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Inuktitut language

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Inuktitut (ᐃᓄᒃᑎᑐᑦ, lit. 'Like the Inuit') is the language of the Inuit people. The language is a member of the Eskimo-Aleut group of languages.



Specifically, Inuktitut is the dialect of the Inuit of the Canadian Eastern Arctic. It is also used to refer to the Inuit language as a whole, which is more in the nature of a dialect continuum than a single language; this continuum can be divided into roughly sixteen varieties, in four groups:

All Inuktitut varieties taken together have a speaking population of approximately 80,000. Inuktitut proper is spoken by roughly 20,000 people.

Broadly, Inuktitut proper can be divided into three main dialect groups, and various subgroups:

Keewatin - Spoken on the west coast of Hudson Bay.
Baffin - Spoken on the Islands to the north of Hudson Bay, most notably, as the name suggests, on Baffin Island.
Nunavik/Labrador - Spoken to the east of Hudson Bay, as the name suggests, in Nunavik(Northern Quebec) and Labrador.

Keewatin tends to be more conservative, preserving most consonant clusters, whereas the Nunavik dialects tend to be more radical, with the tendency to turn consonant clusters into geminates (Using the name of the language as an example - Keewatin Inuktitut is Nunavik Inuttitut). South Baffin dialects tend to be radical in this way, North Baffin ones more conservative.


It is related to the Aleut language, and together they form the Eskimo-Aleut family; while this has no proven wider affinities, some postulation has taken place as to the relation of Inuktitut to the Indo-European languages and to the Nostratic superphylum.


Inuktitut, like other Eskimo-Aleut languages, represents a particular type of agglutinative language called a polysynthetic language: it "synthesizes" a root and various grammatical morphemes to create long words with sentence-like meanings.

An interesting thing is naming of individuals. Some names include 'Ujaraq' (rock), 'Nuvuk' (headland), 'Nasak' (hat, or hood), 'Tupiq' (tent), 'Qajaq' (kayak), etc. There are also names that share names in the animal world: 'Nanuq' (polar-bear), 'Uqalik' (Arctic hare), 'Tiriaq' (ermine), etc. A third class are individuals with anatomic reference but are not descriptive of the person named, obviously, in that the names are derived from a long succession of people bearing that same soul. Examples include 'Itigaituk' (has no feet), 'Usuiituk' (has no penis), 'Tulimak' (rib), etc.

Words for snow

A popular belief exists that Inuktitut has an unusually large number of words for snow. This is not accurate, and results from a misunderstanding of the nature of polysynthetic languages. In fact, Inuktitut has only a few base roots for snow: 'qanik', which is used most often like the verb to snow, and 'aput', which means snow as a substance. Parts of speech work very differently in Inuktitut than in English, so these definitions are somewhat misleading.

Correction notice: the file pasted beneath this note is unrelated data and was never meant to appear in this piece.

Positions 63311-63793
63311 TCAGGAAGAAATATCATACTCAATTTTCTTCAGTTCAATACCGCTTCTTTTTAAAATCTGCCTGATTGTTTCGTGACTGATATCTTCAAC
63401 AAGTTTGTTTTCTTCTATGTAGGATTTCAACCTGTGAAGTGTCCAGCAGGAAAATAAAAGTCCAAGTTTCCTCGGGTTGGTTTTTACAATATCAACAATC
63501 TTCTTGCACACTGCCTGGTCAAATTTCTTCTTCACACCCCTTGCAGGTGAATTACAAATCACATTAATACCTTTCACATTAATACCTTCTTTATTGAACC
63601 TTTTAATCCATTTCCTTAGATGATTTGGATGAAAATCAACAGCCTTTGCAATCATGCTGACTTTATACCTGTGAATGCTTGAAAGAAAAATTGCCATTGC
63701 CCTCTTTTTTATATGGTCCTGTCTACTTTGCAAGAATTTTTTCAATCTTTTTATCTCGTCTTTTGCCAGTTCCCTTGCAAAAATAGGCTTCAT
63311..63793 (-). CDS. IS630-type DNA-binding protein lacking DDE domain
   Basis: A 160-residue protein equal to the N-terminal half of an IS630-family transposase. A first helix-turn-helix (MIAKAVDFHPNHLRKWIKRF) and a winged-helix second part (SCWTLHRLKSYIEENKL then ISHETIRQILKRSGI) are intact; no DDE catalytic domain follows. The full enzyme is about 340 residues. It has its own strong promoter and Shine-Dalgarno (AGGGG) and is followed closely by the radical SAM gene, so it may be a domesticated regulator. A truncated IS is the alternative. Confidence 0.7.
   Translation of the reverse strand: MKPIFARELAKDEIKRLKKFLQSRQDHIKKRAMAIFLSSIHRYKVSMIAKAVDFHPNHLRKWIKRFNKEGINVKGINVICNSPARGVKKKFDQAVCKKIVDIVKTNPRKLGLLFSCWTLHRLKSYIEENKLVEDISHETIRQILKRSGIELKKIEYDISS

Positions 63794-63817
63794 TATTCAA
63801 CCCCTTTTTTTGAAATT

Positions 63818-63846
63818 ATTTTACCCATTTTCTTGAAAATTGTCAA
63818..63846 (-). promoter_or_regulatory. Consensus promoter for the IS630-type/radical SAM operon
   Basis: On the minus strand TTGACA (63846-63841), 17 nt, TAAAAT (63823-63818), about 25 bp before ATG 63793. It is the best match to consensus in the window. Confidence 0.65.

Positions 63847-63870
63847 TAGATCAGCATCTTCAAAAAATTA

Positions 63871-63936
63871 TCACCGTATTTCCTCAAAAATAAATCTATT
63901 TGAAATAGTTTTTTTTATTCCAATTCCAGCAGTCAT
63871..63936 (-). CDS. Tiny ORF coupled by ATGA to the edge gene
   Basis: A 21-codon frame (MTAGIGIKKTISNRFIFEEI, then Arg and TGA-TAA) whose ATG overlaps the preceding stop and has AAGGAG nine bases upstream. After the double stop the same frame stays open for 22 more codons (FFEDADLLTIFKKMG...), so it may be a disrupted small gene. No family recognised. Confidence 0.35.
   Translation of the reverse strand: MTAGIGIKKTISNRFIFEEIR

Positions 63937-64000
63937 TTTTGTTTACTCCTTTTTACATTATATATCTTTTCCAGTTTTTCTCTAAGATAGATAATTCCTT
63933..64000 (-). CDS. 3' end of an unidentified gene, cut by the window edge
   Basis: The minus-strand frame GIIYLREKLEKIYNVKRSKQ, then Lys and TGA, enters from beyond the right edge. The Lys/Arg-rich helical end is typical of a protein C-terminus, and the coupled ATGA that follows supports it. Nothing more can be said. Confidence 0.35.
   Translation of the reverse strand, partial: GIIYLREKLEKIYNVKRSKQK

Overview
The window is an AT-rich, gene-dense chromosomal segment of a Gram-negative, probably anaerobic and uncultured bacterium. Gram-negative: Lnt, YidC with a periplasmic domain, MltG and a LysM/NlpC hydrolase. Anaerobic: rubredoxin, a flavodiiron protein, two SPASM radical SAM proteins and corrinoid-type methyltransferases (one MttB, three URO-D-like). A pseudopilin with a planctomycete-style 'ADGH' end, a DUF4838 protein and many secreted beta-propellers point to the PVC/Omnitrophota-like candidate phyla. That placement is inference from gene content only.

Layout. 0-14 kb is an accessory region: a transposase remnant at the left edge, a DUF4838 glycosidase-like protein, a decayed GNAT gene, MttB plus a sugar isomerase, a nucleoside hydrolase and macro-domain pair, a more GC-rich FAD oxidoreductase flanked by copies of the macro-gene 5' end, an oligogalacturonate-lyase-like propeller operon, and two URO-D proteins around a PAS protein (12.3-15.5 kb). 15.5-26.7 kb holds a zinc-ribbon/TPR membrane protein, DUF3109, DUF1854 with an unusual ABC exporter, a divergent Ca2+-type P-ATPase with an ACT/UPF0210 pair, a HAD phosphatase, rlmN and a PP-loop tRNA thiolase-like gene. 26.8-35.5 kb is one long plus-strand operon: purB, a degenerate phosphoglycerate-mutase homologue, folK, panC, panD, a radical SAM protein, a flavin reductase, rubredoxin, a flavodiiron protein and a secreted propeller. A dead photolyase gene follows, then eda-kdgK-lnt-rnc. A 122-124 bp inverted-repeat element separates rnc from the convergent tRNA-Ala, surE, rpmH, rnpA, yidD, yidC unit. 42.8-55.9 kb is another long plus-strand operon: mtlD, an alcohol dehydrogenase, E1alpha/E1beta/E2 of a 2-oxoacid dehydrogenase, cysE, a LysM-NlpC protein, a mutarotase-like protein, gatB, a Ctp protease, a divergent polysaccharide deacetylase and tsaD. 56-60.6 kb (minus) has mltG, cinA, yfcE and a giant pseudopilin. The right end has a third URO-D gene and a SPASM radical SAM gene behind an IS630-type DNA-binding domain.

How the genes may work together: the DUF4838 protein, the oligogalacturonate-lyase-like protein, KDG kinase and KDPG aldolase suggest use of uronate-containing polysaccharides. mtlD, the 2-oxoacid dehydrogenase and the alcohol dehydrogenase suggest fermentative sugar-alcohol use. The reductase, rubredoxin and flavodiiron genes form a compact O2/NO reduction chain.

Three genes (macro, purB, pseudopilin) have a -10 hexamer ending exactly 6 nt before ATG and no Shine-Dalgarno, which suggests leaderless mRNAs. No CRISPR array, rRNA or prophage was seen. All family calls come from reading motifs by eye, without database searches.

Inuktitut can form very long words by adding more and more descriptive affixes to words. Those affixes may modify the syntactic and semantic properties of the base word, or may add qualifiers to it in much the same way that English uses adjectives or prepositional phrases to qualify nouns (eg. "falling snow", "blowing snow", "snow on the ground", "snow drift", etc.)

The "fact" that there are many Inuktitut words for snow has been put forward so often it is somewhat of a journalistic cliché (as evidenced by a collection of quotes from linguist Mark Liberman).


Inuktitut has fifteen consonants and three vowels (which can be long or short). Consonants are arranged with five places of articulationbilabial, alveolar, palatal, velar and uvular, and three manners of articulation — voiceless stops , voiced continuants and nasals, as well as two additional sounds — voiceless fricatives .

This leaves us with the following consonants:

And the vowels:

  • a /a/.
  • i /i/.
  • u /u/.

Reduplication of the vowel letters indicate lengthened vowels.

The Canadian Syllabary

The Inuktitut syllabary used in Canada is based on the Cree syllabary, which is in turn based on that of Ojibwe. Both of these were created by missionary James Evans. The syllabary for Canadian Inuktitut was adopted by the Inuit Cultural Institute in Canada in the 1970s. The Inupiaq in Alaska and Greenland use a Roman script and Inuit in Siberia use Cyrillic letters.


Though conventionally called a syllabary, the writing system has been classified by some observers as an abugida, since syllables starting with the same consonant have related glyphs rather than unrelated ones.

All of the characters needed for the Inuktitut syllabary are available in the Unicode character repertoire.

Legal status

Inuktitut is an official language in the following areas:

Also, according to the Charter of the French Language in Quebec, Canada, Inuktitut is the official language of instruction for Inuit school districts in Nunavik (northern Quebec).

See also

External links

Last updated: 10-12-2005 23:58:30
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